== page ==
NATO's role in Kosovo

  • Last updated: 11 Aug. 2014 15:38

NATO has been leading a peace-support operation in Kosovo since June 1999 in support of wider international efforts to build peace and stability in the area.

Today, just under 5,000 troops from the NATO-led Kosovo Force (KFOR), provided by 31 countries continue to work towards maintaining a safe and secure environment and freedom of movement for all citizens and communities in Kosovo.

Throughout Kosovo, KFOR is cooperating and coordinating with the United Nations (UN), the European Union (EU) and other international actors to support the development of a stable, democratic, multi-ethnic and peaceful Kosovo. In April 2013, Belgrade and Pristina reached an Agreement on Normalisation, which is helping to improve relations between both parties while giving new momentum to the Euro-Atlantic integration of the Western Balkans. NATO and KFOR stand ready to support the implementation of this agreement within its means and capabilities.

Over time, as the security situation has improved, NATO has been gradually adjusting KFOR’s force posture towards a smaller and more flexible force with fewer static tasks. All adjustments to force posture are decided by the North Atlantic Council (NAC) as the security situation on the ground evolves.

  • KFOR’s objectives

    KFOR deployed into Kosovo on 12 June 1999, in the wake of a 78-day air campaign. This air campaign was launched by the Alliance in March 1999 to halt and reverse the humanitarian catastrophe that was then unfolding.

    KFOR derives its mandate from United Nations Security Council Resolution (UNSCR) 1244 of 10 June 1999 and the Military-Technical Agreement between NATO and the Federal Republic of Yugoslavia and Serbia. KFOR operates under Chapter VII of the UN Charter and, as such, is a peace enforcement operation.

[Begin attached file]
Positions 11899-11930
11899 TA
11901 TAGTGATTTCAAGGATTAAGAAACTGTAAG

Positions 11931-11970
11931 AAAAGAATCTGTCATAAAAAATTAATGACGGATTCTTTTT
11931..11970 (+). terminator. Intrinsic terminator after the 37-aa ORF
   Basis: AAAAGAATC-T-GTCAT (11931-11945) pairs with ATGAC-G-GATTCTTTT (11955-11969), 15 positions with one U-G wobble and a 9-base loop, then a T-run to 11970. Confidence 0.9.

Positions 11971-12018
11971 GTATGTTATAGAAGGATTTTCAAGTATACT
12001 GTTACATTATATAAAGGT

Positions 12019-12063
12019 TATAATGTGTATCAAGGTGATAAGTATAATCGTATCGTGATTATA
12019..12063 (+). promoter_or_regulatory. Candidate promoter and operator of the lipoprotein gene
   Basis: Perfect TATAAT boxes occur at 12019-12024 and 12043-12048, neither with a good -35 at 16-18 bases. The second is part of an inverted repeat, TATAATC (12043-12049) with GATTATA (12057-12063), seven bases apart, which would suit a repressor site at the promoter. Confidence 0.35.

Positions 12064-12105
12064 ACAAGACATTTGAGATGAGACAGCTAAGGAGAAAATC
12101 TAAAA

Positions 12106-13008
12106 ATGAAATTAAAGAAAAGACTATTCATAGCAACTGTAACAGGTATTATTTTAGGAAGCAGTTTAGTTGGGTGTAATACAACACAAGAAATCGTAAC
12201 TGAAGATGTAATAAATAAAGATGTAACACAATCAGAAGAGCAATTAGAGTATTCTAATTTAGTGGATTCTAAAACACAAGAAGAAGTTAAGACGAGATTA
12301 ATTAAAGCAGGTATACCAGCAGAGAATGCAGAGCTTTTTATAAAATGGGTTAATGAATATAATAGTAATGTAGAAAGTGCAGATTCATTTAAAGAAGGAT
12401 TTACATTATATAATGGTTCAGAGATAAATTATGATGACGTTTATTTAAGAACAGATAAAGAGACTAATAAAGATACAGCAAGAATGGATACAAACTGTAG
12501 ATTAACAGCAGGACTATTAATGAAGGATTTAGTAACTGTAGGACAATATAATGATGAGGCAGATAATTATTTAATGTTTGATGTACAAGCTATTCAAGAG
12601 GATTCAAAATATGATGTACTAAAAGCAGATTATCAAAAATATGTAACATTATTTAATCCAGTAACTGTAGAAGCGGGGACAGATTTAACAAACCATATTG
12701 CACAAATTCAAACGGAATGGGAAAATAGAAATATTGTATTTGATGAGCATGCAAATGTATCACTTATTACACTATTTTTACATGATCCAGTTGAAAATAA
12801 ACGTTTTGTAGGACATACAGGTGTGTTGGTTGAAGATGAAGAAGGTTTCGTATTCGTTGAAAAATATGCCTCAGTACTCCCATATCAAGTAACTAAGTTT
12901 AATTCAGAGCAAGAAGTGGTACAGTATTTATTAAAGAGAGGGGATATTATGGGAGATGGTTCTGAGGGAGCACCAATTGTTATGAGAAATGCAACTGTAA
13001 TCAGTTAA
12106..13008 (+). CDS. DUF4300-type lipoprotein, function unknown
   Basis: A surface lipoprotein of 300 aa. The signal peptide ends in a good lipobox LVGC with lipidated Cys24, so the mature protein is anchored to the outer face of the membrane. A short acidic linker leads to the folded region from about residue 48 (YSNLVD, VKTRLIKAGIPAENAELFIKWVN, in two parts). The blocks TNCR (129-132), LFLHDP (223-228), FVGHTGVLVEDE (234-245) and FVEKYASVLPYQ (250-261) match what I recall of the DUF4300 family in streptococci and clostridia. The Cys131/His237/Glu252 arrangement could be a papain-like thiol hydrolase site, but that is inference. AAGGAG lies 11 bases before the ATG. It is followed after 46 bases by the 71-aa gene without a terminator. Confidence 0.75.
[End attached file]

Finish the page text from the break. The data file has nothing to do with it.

Today, KFOR continues to help maintain a safe and secure environment and freedom of movement for all people in Kosovo, according to its mandate, which is to:

    • deter renewed hostility and threats against Kosovo by Yugoslav and Serb forces;
    • establish a secure environment and ensure public safety and order;
    • demilitarize the Kosovo Liberation Army;
    • support the international humanitarian effort; and
    • coordinate with, and support, the international civil presence.
  • KFOR's tasks

    Initial tasks

    KFOR tasks have included assistance with the return or relocation of displaced persons and refugees; reconstruction and de-mining; medical assistance; security and public order; protection of patrimonial sites; border security; interdiction of cross-border weapons smuggling; implementation of a Kosovo-wide weapons, ammunition and explosives amnesty programme; weapons destruction; and support for the establishment of civilian institutions, law and order, the judicial and penal system, the electoral process and other aspects of the political, economic and social life of Kosovo.

    Special attention continues to be paid to the protection of minorities. This includes regular patrols near minority enclaves, check points, escorts for minority groups, protection of heritage sites such as monasteries, and donations including food, clothes and school supplies.

    Additional tasks

    On 12 June 2008, NATO agreed to start implementing additional tasks in Kosovo, i.e. assist in the standing down of the Kosovo Protection Corps (KPC) and in the establishment of the Kosovo Security Force (KSF), as well as a civilian structure to oversee the KSF. The following tasks have been implemented in close coordination and consultation with the relevant local and international authorities:

    • Stand-down of the Kosovo Protection Corps

    The KPC was conceived as a transitional post-conflict arrangement, under the responsibility of the United Nations Mission in Kosovo. Its mandate was to provide disaster-response services, perform search and rescue, provide a capacity for humanitarian assistance in isolated areas, assist de-mining and contribute to rebuilding infrastructure and communities.